At Peppercomm, we are audience focused and strive to listen, above all else. Listen, and you’ll know what’s going on with your brand’s perception. Listen, and you’ll be able to handle client concerns instantly before they become bigger problems. Listen to the eBabies, the Millennials, Generation X, the Baby Boomers, and every other section of your audience. Listen, and you will learn.
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Well put, Chris. Stereotyping is human nature; we have to do it to some degree to make sense of the world. However, these artificial categorizations which help us make sense of things in a broad view eventually become like Frankenstein’s creature. We forgot we made them, and they start to rule us. So, when companies start saying, “We have to do X to reach Millennials,” etc., I worry that they’ve fallen victim of believing their own myth. Marketers do this all the time with segmentation profiles…How do we reach the soccer mom, etc.?, when there may not actually be anyone who fits the extreme version of that profile in existence.
Sam, thanks for the comment and I couldn’t agree more. I’d take your point one step further to say that stereotypes and generalizations in general serve no purpose. You cannot realistically assume that the thoughts, feelings, and actions of members of any demographic are the same among all members.
I can’t help but think that much time would be saved if we, as a society, instead focused on individual’s merits and accomplishments rather than broad generalizations and stereotypes. Of course, that’s a rather lofty dream since we’re all guilty of using stereotypes whether we realize it or not.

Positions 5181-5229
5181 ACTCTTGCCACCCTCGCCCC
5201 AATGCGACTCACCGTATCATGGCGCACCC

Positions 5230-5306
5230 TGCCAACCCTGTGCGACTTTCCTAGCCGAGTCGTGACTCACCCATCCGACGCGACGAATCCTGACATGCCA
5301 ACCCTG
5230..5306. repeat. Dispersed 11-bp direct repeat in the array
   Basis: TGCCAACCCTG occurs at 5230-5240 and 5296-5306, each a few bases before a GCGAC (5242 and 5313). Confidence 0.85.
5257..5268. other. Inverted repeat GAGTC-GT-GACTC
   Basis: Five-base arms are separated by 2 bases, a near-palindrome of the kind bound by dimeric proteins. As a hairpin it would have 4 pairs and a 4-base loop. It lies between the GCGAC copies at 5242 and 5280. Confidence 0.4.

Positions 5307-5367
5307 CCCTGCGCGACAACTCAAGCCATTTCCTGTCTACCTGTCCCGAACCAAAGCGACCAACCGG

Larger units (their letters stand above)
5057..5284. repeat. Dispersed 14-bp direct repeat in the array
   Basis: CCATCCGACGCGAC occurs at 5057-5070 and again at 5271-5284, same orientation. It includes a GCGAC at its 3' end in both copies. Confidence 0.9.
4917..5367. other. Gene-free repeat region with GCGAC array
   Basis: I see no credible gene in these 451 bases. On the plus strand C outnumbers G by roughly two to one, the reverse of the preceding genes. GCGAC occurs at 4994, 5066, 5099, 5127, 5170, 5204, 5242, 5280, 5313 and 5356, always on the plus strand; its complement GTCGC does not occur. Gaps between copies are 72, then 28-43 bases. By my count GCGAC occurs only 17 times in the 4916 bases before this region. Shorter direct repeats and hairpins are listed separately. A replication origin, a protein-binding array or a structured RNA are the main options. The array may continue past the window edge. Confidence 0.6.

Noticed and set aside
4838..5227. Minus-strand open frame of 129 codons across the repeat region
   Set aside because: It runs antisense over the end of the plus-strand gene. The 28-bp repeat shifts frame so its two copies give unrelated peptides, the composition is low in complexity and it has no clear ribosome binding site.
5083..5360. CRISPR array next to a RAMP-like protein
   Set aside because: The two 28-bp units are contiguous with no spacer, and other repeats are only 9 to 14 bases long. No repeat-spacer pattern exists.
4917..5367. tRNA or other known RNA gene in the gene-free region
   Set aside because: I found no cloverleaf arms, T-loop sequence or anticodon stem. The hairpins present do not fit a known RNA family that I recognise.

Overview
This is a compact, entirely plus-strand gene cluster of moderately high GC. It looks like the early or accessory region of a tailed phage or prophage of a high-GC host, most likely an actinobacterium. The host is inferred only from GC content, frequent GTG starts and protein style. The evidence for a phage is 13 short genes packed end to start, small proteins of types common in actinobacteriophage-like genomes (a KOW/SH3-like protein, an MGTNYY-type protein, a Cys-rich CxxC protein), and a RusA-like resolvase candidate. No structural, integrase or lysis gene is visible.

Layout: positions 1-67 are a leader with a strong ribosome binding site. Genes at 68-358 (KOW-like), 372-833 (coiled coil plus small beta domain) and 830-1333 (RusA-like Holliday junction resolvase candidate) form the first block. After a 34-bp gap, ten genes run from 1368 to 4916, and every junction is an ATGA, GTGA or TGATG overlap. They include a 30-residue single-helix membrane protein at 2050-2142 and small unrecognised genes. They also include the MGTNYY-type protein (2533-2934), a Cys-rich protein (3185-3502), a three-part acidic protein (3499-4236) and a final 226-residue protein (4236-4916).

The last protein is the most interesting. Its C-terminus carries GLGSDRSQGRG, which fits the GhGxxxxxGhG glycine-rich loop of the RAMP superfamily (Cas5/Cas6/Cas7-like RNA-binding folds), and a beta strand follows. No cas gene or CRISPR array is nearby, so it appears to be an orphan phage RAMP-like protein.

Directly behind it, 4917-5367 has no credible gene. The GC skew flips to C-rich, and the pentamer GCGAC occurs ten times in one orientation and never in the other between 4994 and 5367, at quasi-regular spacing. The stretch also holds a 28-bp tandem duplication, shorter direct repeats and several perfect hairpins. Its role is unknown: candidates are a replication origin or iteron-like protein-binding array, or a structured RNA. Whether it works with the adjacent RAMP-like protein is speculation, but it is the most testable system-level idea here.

You make an interesting point here, Chris. One of our hypotheses with the Spreadable Media book is that even having the expectation that you can publish your opinion about something causes you to potentially act as audience in a more active way…to know you even have recourse to join in dialogue if need be. For people raised in an era when those means of two-way dialogue were much harder, that ability to take action might not always be quite as apparent. But I think that it’s changing how people much older than Millennials are also now responding to brands.
In a larger sense, though, I think the question you are trying to wrestle with is one that speaks to frustrations I have with hyperbole about generational stereotypes…Anytime a sentence starts with “Gen Xers believe that…” I tend to quit paying attention. I just think we take too seriously the idea that people’s primary sense of affiliation or determining characteristic is what manufactured age segmentation they fall into.
Thanks for sharing, Sarah. I found the infographic hit the nail on the head. Although I’m lacking in the tattoo department (and plan to be for the forseeable future), it really sums up the feelings I know a lot of Millennials have.
I completely agree, and so does Matt Bors, author of a hilarious cartoon on CNN.com today: http://www.cnn.com/2013/07/09/opinion/bors-millenial-comic-strip/index.html?hpt=hp_c3